Ever stand at the supermarket
checkout and wonder about the woman with severe acne working the register?
Remember the car salesman with perspiration staining the armpits of his
sports jacket? You couldnít wait to get away from him, but did you give
him a second thought afterwards? The guy driving the bus is so fat he
barely fits in the seat, but once youíre off the bus, do you ever wonder
about why he eats so much? The answer to every question is likely to be
no. Well, Heavy is that unusual film that looks at a character much
like these, wonders about his life, and then examines it. Itís a
powerful first film from James Mangold who wrote and directed this quiet
and moving look at those who life passes by without a second glance.
It's pizza time. ©Columbia
Pruitt Taylor Vince is Victor. He works in his motherís restaurant and
bar somewhere in no manís land upstate New York. Liv Tyler is Callie who
gets a job as a waitress at Pete and Dollyís Restaurant. Deborah Harry
is Delores who has been waiting tables at the restaurant for fifteen
years. Shelly Winters is Dolly, old, bitter, and totally possessive of
Mangold is blessed by some incredible
performances in Heavy. Pruitt Taylor Vince has so few lines. Mostly
heís shyly looking at people or fumbling with everything except food.
He makes Victor a real person, a person you care about. You want
Victor, despite his obvious problems, to find his bit of sunshine. Liv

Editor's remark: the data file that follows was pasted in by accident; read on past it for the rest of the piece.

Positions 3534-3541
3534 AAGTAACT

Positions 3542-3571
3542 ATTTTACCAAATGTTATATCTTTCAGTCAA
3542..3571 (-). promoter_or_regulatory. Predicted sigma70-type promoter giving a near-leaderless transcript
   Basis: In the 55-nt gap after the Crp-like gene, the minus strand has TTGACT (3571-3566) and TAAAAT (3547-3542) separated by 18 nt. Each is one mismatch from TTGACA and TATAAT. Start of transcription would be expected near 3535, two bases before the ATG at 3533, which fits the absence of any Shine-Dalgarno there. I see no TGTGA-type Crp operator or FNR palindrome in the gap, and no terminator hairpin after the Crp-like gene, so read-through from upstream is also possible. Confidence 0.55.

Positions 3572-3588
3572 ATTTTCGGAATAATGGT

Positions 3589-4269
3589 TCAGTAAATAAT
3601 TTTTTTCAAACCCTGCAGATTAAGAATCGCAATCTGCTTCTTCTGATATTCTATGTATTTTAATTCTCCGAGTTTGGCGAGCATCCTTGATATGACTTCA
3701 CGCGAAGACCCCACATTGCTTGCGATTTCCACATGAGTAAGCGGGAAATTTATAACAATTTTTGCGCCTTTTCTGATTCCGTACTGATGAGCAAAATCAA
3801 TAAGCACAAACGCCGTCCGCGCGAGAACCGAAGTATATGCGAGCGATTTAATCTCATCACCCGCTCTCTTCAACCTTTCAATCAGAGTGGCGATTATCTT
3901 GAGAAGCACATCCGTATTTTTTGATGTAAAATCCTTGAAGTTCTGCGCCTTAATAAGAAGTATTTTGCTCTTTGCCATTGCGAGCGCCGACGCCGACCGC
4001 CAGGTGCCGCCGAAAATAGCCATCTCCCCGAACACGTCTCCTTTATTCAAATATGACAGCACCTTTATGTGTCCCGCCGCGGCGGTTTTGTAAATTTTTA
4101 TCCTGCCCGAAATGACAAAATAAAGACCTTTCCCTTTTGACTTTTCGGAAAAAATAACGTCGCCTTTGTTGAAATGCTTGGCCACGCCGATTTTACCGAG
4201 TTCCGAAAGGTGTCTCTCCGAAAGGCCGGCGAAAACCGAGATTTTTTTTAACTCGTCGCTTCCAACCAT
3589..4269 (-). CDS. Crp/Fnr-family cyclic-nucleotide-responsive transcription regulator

Tyler is very beautiful in this film. She displays a remarkable
sensibility toward others. Shelly Winters does some of the best work in
years, calmly creating Dolly with fine control. And Deborah Harry is just
wonderful as the second fiddle behind the bar.
Mangold uses the camera with elegance, revealing
his characters by what surrounds them. Time and again the camera pans the
contents of a room in a horizontal sweep. He does some great work with
several interior car scenes, keeping them from stalling in the static
confined space. Mangoldís
script is at all times respectful of his characters. This is an
outstanding first time effort from the filmmaker.
Look at how clear the background details
are on this DVD. The patterns on the wallpaper are defined with
three-dimensional reality. Newsprint is sharply in focus. The range of
color in each scene is solidly handled. Red glow lighting is maintained
without distorting the picture. The
Dolby Digital 2-Channel sound is clean but flat. The only minor rush is
from low flying overhead airplanes. The music tracks, dialog, and ambient
activity are all clear.
Mangoldís audio commentary provides a great
description of the genesis of Heavy. He quotes a line from a poem
right at the beginning and I almost wish these lines were included as a
prelude introduction. They are quite powerful and explain a lot of what
comes in Heavy. Mangold is very helpful and encouraging to young
filmmakers, offering them tips and hope.